The article, "Online Professional" by Jim Vanides speaks to teachers contemplating "teaching" online courses. He discusses the challenges of translating his lecture material into concise written material to be used online. What is spoken during a classroom session does not necessarily convert to proper reading material. His course/workshop is on the science of sound, which requires the students to "hear" various samples throughout the coursework. To enable students to share in the experience, kits were mailed to each student prior to the beginning of class. The online students were responsible for keeping a science notebook, which was a private discussion board which the teacher also had access to. There were also various discussions and response forums. Testing was done with multiple choice, as well as three other methods of evaluation. The article was very encouraging of taking on this type of classroom, listing several advantages.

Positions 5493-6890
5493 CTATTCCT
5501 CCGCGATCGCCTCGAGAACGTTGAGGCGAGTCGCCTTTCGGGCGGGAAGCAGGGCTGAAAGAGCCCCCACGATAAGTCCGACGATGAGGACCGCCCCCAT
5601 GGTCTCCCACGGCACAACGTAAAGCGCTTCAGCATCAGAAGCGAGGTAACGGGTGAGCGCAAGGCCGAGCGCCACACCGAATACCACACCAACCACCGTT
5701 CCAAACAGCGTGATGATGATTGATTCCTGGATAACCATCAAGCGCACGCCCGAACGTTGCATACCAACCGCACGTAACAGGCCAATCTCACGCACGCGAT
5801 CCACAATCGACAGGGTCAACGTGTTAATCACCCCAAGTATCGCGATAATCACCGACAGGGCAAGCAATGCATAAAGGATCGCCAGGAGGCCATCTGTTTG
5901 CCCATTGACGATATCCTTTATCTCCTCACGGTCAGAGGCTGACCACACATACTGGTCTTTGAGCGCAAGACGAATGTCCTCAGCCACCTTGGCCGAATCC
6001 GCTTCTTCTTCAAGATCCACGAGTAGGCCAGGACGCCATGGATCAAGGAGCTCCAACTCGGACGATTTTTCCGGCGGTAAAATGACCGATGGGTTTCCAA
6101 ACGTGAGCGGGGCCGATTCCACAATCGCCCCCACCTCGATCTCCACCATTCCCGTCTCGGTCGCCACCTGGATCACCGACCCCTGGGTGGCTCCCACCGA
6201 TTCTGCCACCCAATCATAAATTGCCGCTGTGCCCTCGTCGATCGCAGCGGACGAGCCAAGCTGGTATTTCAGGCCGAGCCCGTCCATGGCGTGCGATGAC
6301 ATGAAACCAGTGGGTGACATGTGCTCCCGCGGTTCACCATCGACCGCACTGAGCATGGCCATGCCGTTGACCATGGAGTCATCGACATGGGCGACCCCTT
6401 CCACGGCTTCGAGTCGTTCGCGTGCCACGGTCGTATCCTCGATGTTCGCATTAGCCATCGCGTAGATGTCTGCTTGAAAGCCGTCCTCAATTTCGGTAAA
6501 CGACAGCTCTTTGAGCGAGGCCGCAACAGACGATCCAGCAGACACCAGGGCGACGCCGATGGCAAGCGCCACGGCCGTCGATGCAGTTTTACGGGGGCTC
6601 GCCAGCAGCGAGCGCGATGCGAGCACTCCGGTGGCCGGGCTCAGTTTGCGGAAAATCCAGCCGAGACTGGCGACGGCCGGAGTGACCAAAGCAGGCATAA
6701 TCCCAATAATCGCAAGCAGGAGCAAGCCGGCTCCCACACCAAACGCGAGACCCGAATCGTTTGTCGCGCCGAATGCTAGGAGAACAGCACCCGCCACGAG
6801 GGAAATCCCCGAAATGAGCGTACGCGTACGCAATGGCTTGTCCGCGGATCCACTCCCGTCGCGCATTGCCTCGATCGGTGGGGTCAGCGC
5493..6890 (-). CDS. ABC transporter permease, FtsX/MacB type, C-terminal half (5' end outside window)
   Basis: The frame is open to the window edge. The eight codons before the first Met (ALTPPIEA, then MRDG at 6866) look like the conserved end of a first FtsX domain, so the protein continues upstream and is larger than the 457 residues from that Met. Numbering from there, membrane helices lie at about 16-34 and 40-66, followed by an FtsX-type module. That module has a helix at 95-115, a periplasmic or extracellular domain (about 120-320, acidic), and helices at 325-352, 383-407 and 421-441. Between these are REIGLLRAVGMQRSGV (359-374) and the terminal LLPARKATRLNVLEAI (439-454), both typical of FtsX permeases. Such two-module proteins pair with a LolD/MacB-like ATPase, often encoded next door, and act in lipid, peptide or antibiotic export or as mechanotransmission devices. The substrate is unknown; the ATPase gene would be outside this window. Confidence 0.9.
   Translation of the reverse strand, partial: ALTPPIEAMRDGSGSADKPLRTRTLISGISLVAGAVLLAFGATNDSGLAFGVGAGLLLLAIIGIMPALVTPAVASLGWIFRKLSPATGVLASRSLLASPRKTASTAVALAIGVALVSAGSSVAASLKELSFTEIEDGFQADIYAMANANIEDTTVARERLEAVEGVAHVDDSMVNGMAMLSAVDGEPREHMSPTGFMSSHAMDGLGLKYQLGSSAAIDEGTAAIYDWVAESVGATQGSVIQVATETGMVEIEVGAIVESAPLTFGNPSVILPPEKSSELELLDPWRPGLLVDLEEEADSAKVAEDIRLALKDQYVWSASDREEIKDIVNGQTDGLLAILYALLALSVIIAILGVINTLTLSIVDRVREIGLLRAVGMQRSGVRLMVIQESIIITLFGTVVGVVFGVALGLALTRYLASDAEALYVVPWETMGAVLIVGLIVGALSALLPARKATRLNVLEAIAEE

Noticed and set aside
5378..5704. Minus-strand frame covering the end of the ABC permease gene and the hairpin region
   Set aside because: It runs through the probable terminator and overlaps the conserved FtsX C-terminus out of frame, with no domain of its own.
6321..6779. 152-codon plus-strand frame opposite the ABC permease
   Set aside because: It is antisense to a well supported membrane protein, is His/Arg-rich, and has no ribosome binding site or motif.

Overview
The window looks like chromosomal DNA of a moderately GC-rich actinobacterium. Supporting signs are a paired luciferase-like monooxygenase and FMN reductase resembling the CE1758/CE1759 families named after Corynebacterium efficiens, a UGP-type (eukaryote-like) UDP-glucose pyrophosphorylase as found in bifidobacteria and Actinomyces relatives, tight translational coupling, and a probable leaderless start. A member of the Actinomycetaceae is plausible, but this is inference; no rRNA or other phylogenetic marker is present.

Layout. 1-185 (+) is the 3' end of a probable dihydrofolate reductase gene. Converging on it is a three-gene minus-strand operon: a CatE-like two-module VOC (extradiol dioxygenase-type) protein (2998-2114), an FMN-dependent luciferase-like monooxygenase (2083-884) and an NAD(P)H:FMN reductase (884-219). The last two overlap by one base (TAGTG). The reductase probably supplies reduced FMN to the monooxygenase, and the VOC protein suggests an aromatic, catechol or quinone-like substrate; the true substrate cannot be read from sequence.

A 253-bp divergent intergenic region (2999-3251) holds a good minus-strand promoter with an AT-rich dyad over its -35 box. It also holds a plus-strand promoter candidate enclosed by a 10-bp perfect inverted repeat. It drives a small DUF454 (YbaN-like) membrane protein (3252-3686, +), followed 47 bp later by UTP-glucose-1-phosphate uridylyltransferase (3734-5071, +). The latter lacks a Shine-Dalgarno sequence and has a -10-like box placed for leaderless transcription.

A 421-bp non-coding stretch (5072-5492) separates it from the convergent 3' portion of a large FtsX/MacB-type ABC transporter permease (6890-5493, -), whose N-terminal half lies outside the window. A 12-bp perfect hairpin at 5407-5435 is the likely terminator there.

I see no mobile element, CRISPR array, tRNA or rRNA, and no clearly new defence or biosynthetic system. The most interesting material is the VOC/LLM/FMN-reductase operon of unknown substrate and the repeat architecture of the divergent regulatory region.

Q1. What were some of the disadvantages in putting this course online?
A1. The author listed several issues such as making sure the material is understandable in its written form, loss of inflection and subtle humor, and the lack of impromptu guitar lead singing sessions.
Q2. Were there any areas where the online students were able to reach a greater depth?
A1. Because the sessions take place over several days, the discussions were often longer and more thought provoking, perhaps because of the time involved in forming answers. Additionally, areas which are quickly passed by in the classroom setting, such as after a demonstration, would often lead to greater experimentation by the online students, because the "flow" of the material did not necessarily push them along to a new topic.